Some technically minded players take delight at manipulating data from the XML feed in to calculators and other clever devices. The calculator users tend more towards the roleplay side, but some of the authors have extensive sites devoted to reverse-engineering the code that makes up NationStates.
Other players take the time to develop scripts that do a variety of things. One of the more famous is The Nationstates Bunny, which hops from region to region on a clockwork basis. Use of scripts is tightly monitored, and some scripters have a tendency to drive admin SalusaSecondus to an early shade of grey, but the technically minded continue to find amusement in the process. Of course the best scripters never let on what they can do, lest the rest of us find out and hunt them down. Clever scripting can seem like an unfair advantage, but most of the scripters are scrupulous about the safe and polite use of scripts.
Internet Relay Chat has become the semi-official home of real-time NationStates discussion. Live interaction works on both gameplay and roleplay levels, and many a forum topic has been played out in advance thanks to the instant back-and-forth nature of live IRC. Players also use other services such as AIM, Yahoo!, and MSN to stay in touch.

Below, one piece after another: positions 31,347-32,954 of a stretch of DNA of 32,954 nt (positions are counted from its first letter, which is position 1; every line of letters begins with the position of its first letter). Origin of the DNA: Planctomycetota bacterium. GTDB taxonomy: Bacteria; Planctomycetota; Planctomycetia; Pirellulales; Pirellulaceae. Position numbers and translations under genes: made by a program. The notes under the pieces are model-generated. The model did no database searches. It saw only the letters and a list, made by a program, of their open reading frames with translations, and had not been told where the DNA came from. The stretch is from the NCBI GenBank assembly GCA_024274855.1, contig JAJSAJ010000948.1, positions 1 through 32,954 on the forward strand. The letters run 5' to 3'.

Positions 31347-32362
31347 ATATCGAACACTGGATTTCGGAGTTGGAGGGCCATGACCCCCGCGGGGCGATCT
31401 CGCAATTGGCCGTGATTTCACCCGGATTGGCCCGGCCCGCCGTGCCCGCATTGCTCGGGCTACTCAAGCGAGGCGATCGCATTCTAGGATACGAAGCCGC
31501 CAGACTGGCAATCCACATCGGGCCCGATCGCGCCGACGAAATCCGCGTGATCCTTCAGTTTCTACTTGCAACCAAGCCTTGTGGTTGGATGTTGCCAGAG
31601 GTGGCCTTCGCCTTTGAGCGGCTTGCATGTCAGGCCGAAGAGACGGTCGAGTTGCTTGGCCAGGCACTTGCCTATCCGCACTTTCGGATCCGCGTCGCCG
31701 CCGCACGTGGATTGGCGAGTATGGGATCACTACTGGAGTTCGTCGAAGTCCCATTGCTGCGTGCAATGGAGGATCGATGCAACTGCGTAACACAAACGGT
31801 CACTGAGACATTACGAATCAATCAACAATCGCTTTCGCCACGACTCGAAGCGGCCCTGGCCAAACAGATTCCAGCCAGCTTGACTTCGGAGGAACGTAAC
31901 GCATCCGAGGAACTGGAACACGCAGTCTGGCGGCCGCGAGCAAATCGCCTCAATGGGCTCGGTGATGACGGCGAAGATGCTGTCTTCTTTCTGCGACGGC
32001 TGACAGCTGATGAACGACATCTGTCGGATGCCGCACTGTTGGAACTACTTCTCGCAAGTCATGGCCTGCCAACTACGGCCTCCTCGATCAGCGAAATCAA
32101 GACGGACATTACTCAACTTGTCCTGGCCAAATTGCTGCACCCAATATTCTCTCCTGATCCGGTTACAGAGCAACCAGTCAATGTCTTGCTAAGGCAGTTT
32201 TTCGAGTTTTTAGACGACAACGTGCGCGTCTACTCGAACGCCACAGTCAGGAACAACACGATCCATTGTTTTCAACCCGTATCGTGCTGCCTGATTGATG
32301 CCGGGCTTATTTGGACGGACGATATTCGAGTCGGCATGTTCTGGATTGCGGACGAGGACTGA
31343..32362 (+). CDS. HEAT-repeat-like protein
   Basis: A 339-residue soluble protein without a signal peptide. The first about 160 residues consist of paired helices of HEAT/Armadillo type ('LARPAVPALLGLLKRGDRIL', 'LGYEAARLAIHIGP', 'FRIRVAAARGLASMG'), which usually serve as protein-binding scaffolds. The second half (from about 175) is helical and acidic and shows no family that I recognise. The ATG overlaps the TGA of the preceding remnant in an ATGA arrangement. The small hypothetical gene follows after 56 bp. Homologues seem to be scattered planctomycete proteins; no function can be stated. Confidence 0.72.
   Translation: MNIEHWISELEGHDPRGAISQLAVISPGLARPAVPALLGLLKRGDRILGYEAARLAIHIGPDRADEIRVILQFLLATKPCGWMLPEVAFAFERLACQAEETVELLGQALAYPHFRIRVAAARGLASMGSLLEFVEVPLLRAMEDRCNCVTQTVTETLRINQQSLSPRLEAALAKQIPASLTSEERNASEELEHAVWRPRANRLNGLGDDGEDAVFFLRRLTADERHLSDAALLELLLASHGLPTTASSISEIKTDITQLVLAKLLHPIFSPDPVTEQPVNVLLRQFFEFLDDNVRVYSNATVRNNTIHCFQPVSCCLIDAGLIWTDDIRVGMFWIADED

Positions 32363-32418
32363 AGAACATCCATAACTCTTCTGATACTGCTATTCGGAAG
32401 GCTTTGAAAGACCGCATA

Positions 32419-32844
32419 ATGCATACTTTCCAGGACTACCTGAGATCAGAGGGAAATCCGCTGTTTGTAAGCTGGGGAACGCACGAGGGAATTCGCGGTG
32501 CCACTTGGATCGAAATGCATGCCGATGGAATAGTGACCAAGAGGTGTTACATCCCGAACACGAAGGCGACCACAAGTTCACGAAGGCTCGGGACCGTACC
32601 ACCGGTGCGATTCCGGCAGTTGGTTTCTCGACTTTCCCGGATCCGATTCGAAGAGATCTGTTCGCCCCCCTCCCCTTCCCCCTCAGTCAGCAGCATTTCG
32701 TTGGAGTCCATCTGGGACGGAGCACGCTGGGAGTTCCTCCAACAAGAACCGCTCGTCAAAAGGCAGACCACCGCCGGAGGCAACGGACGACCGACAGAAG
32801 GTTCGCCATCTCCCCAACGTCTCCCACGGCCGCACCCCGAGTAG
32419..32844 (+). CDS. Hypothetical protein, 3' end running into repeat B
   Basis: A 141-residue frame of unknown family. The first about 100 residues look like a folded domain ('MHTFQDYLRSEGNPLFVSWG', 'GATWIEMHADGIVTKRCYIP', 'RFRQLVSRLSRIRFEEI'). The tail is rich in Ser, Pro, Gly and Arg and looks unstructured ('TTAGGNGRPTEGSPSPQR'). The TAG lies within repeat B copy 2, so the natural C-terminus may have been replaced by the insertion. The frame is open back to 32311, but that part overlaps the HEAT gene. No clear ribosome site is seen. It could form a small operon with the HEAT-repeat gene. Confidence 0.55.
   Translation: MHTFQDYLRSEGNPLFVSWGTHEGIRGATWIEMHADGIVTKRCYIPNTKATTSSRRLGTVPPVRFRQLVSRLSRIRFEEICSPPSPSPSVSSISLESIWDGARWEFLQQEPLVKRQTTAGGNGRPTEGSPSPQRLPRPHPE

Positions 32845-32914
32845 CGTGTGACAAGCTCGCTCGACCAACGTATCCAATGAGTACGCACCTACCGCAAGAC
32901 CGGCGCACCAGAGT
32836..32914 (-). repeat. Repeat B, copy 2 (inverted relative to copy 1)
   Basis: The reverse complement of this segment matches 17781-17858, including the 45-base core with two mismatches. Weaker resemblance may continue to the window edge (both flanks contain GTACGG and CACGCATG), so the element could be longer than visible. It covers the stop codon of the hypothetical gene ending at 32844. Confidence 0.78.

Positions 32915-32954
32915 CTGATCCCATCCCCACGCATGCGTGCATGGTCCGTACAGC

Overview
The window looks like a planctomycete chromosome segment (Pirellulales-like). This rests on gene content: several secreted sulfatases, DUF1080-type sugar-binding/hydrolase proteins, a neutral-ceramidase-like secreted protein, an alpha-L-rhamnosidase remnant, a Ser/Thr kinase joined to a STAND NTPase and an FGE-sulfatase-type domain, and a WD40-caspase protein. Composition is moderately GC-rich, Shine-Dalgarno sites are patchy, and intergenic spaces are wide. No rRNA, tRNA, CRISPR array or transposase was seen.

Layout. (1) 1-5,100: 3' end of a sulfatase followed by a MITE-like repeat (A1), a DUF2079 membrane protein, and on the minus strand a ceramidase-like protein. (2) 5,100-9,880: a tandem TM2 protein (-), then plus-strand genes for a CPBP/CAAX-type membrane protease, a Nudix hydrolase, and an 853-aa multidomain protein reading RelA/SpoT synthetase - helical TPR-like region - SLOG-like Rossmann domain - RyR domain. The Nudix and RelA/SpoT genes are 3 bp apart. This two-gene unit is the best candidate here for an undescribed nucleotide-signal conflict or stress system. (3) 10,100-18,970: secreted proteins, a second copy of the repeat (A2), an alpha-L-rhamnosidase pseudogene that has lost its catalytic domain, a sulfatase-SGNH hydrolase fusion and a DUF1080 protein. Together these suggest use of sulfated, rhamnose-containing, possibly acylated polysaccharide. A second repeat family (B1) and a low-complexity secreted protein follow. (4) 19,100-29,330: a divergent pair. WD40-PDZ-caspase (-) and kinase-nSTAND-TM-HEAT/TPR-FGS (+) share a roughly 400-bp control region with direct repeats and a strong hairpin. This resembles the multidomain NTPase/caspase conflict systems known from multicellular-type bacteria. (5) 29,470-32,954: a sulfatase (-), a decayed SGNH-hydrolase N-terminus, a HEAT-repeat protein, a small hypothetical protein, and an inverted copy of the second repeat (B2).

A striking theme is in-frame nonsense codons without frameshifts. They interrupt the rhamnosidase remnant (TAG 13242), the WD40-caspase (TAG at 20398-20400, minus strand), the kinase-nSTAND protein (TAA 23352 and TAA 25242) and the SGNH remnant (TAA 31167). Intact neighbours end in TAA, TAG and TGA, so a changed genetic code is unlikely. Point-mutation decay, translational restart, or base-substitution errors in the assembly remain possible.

Some nations, regions, alliances, and other groups create their own offsite forums when the Civil HQ just won't cover the need. Many of these organisations create their own laws, constitutions, and internal organisations in a format that skirts the boundaries between gameplay and roleplay. Still, the primary orientation of these players is on taking over regions and regional power structures, not on character-based roleplay or the internal state of their respective nations.